Anaesthetists, members of the American Medical Association, say their participation is a violation of their Hippocratic Oath. One physician spoke of the conflict that exists in his care for these prisoners; he cares for them for many years, then must participate in killing them. He simply can’t do it.
President Bush’s home state, Texas, which has the highest rate of executions in America (359 since 1982), has easily sorted this conflict. According to Michelle Lyons, spokeswoman for the Texas Department of Corrections (now there’s an oxymoron!), they have a phalanx of volunteers, many of who have military training, to assist with the exterminations. I won't even begin to discuss the irony of that, considering all we've recently seen in the news regarding the alleged extermination of Iraqi families by US troops.
This is in no way to discount the pain and suffering all the victims and their families have endured. I have addressed the issue of rage on several occasions. However, I am compelled to wonder whether had the convicts been sentenced to life in prison, without any possibility of parole, with perhaps the exception of a joint agreement by the victim’s families and the governor, would this have permitted the families to have moved on, rather than, as Barbara Christian stated, been left ‘waiting for 25 years.’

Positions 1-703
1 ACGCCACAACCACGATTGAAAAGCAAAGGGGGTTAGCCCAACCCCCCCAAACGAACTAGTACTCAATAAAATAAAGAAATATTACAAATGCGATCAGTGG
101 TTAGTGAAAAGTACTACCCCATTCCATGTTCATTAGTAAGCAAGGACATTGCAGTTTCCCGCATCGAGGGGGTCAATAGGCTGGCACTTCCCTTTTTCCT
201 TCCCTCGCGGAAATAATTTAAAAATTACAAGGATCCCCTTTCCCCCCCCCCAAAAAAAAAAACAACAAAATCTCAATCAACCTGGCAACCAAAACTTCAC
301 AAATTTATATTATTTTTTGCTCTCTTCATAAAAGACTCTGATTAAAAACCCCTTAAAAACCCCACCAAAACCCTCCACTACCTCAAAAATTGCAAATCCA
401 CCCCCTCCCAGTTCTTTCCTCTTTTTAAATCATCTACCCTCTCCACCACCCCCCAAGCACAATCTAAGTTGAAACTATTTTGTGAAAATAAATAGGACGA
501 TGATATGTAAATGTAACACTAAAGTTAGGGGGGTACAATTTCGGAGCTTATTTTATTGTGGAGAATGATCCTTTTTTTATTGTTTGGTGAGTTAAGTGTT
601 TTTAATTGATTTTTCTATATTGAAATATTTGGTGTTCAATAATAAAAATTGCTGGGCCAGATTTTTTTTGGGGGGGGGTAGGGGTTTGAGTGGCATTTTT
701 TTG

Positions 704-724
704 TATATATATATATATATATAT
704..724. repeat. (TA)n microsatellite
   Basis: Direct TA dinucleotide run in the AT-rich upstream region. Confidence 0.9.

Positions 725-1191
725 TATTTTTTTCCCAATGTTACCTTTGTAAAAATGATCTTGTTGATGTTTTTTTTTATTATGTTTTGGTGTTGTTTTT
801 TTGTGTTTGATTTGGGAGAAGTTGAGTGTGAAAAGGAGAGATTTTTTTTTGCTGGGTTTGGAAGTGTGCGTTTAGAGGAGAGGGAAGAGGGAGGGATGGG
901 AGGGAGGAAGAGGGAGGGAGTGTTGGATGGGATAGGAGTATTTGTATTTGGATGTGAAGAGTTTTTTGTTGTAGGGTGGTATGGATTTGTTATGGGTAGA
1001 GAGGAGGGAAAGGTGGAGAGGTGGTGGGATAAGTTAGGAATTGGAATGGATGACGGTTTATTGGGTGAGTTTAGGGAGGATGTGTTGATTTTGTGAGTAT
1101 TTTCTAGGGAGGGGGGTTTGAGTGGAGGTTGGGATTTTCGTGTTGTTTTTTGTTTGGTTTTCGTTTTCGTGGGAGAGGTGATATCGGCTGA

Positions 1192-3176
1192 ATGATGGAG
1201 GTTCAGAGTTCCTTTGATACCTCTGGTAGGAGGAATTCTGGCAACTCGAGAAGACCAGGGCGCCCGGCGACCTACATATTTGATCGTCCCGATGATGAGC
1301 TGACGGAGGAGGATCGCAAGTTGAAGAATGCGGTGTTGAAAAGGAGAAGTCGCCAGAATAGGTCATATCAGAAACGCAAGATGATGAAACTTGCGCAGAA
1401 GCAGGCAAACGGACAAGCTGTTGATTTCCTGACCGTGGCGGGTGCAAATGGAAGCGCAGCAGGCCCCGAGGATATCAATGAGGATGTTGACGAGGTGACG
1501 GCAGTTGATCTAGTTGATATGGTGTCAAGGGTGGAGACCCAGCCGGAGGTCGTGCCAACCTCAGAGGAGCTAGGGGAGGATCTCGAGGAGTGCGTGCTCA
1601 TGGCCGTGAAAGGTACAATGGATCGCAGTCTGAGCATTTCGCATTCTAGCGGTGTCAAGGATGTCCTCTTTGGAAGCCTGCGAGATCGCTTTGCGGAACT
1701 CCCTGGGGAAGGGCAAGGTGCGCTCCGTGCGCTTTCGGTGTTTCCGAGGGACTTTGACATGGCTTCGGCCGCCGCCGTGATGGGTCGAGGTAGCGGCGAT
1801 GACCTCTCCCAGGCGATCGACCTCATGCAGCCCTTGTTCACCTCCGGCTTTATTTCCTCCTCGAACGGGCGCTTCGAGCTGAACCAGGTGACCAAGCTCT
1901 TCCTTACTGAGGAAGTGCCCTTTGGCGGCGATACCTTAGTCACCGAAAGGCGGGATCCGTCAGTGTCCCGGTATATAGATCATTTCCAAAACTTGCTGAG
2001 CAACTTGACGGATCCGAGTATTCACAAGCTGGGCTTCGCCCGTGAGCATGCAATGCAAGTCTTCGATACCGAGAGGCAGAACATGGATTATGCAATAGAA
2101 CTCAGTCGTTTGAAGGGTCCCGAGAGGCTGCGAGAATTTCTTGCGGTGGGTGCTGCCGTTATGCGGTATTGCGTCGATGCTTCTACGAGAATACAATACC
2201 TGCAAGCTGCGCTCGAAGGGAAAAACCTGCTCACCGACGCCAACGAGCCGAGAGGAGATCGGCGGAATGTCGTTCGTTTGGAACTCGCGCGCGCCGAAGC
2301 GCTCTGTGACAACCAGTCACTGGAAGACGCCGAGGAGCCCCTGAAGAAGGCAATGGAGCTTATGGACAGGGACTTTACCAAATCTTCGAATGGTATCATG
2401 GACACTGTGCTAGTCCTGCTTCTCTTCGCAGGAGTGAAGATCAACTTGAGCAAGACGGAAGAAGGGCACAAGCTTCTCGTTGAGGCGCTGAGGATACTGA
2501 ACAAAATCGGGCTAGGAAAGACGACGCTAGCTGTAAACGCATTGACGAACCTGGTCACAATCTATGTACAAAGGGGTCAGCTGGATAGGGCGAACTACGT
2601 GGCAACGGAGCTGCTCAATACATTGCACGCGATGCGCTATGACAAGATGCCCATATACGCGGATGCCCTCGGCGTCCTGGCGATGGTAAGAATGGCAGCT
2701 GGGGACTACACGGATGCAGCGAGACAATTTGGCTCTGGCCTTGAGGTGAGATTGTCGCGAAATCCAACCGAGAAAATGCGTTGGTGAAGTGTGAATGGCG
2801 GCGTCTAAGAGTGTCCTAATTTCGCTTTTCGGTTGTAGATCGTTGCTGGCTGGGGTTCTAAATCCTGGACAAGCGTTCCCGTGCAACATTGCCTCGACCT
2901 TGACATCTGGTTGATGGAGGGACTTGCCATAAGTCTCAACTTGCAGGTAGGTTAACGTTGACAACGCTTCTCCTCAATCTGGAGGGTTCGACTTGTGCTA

And no matter how vile and atrocious the crime the individual has committed, what is the more heinous and barbarous act?:
To have committed the crimes these people committed:
Or to lock an individual in a box for an indeterminate length of time, constantly reviewing and reminding him of the day he’s going to have his head and leg shaved, a catheter inserted in his ureter so that he doesn’t wet himself in presence of the viewing gallery, and some gauze inserted in his rectum to prevent involuntary evacuation due to the convulsion of his muscles, have a hood placed over his head so the viewers don’t have to see the blood run from his eyes and then thousands of volts of electricity passed through his body...
Or remind him of the day that he will be strapped down on a gurney, a catheter inserted in his arm, and a mixture to place his body in shock for a few minutes will be injected into him, and then whilst he’s in shock and incapable of responding, another liquid will be injected to cause his heart to stop.
And then, perhaps a month or a week prior to the execution date, tell the condemned that the date has been put off, for the purpose of appeals. And then, again, perhaps just a few hours before, after the condemned has said goodbye to friends and family, and been prepared for his execution, to be told, ‘congratulations, we have a 24-hour reprieve.’ And yet, again, 24 hours later, tell the individual ‘ whew, that was close mate, we have yet another extension.’
No matter what side of this debate you stand on, it does little more than to show humanity at its darkest.